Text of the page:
## statistically significant ≠ clinically relevant [General Statistics]

Hi Siva Krishna,

I guess 100% was not contained in the 90% CI, right?

If yes, you have a

For which power did you plan the study? It might well be that

See also the second part of this post. If you are in the lower right quadrants, you have high power and a statistically significant treatment effect is likely.

See also this article.

I guess 100% was not contained in the 90% CI, right?

If yes, you have a

*statistically significant*difference which is*clinically not relevant*.^{1}We abandoned testing for a statistically significant difference (see ElMaestro’s post) 33 (‼) years ago with Schuirmann’s TOST.^{2}To quote Wasserstein*et al.*^{3}*Don’t Say “Statistically Significant”*

For which power did you plan the study? It might well be that

- the T/R-ratio was closer to 100% than assumed and/or

- the CV was lower than assumed and/or

- the dropout-rate was lower than anticipated.

See also the second part of this post. If you are in the lower right quadrants, you have high power and a statistically significant treatment effect is likely.

See also this article.

- \(\small{\Delta}\) = clinically relevant difference. Commonly 0.20 (20%). For NTIDs (EMA and other jurisdicions) \(\small{\Delta}\) 0.10, for
*C*_{max}(Russian Federation, EEU, GCC) \(\small{\Delta}\) 0.25. For HVD(P)s, where*CV*_{wR}>30%, \(\small{\Delta}\) >0.30 (scaled to the variability of the reference). The acceptance range for bioequivalence \(\small{\left \{\theta_1,\theta_2\right \}}\) is calculated by \(\small{\theta_1=1-\Delta}\), \(\small{\theta_2=(1-\Delta)^{-1}}\). If the 90% CI lies entirely within \(\small{\left \{\theta_1,\theta_2\right \}}\), the observed difference of the treatment effect is considered clinically not relevant – irrespective how wide the CI is or where the point estimate lies. A formulation with a PE of 100% (CI 80.00–125.00%) is as BE as another with a PE of 85% (CI 80.00–90.31%). In the former case you were extremely lucky and in the second you have a statistically significant difference (100% not contained in the CI).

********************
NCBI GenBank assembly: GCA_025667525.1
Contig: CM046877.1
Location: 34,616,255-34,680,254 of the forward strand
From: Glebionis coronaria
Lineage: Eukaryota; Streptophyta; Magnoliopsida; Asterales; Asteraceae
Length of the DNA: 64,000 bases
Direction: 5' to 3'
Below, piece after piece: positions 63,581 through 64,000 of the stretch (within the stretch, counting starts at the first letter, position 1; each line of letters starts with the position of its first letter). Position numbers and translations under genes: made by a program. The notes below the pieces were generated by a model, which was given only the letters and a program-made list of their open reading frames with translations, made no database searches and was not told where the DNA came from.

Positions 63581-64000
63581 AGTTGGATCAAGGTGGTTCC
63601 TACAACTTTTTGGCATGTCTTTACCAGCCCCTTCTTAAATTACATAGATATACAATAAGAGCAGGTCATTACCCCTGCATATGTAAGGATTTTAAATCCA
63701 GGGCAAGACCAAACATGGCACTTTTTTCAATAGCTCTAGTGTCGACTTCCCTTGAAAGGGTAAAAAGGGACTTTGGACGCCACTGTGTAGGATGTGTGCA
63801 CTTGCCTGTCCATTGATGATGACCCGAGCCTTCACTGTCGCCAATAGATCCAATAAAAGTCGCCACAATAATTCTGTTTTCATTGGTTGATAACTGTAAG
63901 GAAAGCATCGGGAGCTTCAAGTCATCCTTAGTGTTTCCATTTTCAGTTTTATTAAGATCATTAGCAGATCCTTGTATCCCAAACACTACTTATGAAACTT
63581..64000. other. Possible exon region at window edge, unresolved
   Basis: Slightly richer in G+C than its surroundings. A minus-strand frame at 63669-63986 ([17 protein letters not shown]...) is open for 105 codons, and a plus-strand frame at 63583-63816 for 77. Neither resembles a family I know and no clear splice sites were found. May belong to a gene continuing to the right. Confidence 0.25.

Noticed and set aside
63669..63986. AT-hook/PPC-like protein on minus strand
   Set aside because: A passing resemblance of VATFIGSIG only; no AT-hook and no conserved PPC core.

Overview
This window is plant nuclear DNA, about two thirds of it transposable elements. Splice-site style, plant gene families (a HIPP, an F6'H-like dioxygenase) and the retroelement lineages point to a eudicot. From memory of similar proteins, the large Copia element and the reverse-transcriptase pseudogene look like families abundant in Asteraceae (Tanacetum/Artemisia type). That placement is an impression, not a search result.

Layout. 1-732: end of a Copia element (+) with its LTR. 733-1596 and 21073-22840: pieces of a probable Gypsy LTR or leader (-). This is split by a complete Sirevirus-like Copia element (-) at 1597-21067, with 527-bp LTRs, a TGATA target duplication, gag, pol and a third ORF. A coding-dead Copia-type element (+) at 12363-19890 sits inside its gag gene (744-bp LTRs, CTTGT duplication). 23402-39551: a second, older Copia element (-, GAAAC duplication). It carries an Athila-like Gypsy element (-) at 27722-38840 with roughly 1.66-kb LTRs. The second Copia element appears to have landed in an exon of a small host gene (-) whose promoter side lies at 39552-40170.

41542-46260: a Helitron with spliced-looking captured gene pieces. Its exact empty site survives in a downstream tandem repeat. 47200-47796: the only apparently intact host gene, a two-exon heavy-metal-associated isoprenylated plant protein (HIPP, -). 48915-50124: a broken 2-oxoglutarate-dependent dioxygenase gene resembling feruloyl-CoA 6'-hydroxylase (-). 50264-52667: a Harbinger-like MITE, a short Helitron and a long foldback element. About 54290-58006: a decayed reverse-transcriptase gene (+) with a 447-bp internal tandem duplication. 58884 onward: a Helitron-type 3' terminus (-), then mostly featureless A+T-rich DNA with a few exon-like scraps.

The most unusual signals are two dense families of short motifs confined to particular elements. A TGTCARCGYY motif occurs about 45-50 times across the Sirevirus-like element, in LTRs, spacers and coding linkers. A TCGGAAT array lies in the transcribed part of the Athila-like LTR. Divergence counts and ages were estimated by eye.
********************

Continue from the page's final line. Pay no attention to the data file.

- Schuirmann DJ.
*A comparison of the Two One-Sided Tests Procedure and the Power Approach for Assessing the Equivalence of Average Bioavailability.*J Pharmacokin Biopharm. 1987; 15(6): 657–80. doi:10.1007/BF01068419.

- Wasserstein RL, Schirm AL, Lazar NA.
*Moving to a World Beyond “p < 0.05”.*Am Stat. 2019; 73(sup1): 1–19. doi:10.1080/00031305.2019.1583913. Open access.

—

Helmut Schütz

The quality of responses received is directly proportional to the quality of the question asked. 🚮

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*Dif-tor heh smusma*🖖Helmut Schütz

The quality of responses received is directly proportional to the quality of the question asked. 🚮

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### Complete thread:

- Treatment effect justification Sivakrishna 2020-10-07 08:15 [General Statistics]
- Treatment effect justification ElMaestro 2020-10-07 10:19
- statistically significant ≠ clinically relevantHelmut 2020-10-07 11:07
- statistically significant ≠ clinically relevant Sivakrishna 2020-10-09 10:24
- Problems with low variability Helmut 2020-10-09 15:04

- statistically significant ≠ clinically relevant Sivakrishna 2020-10-09 10:24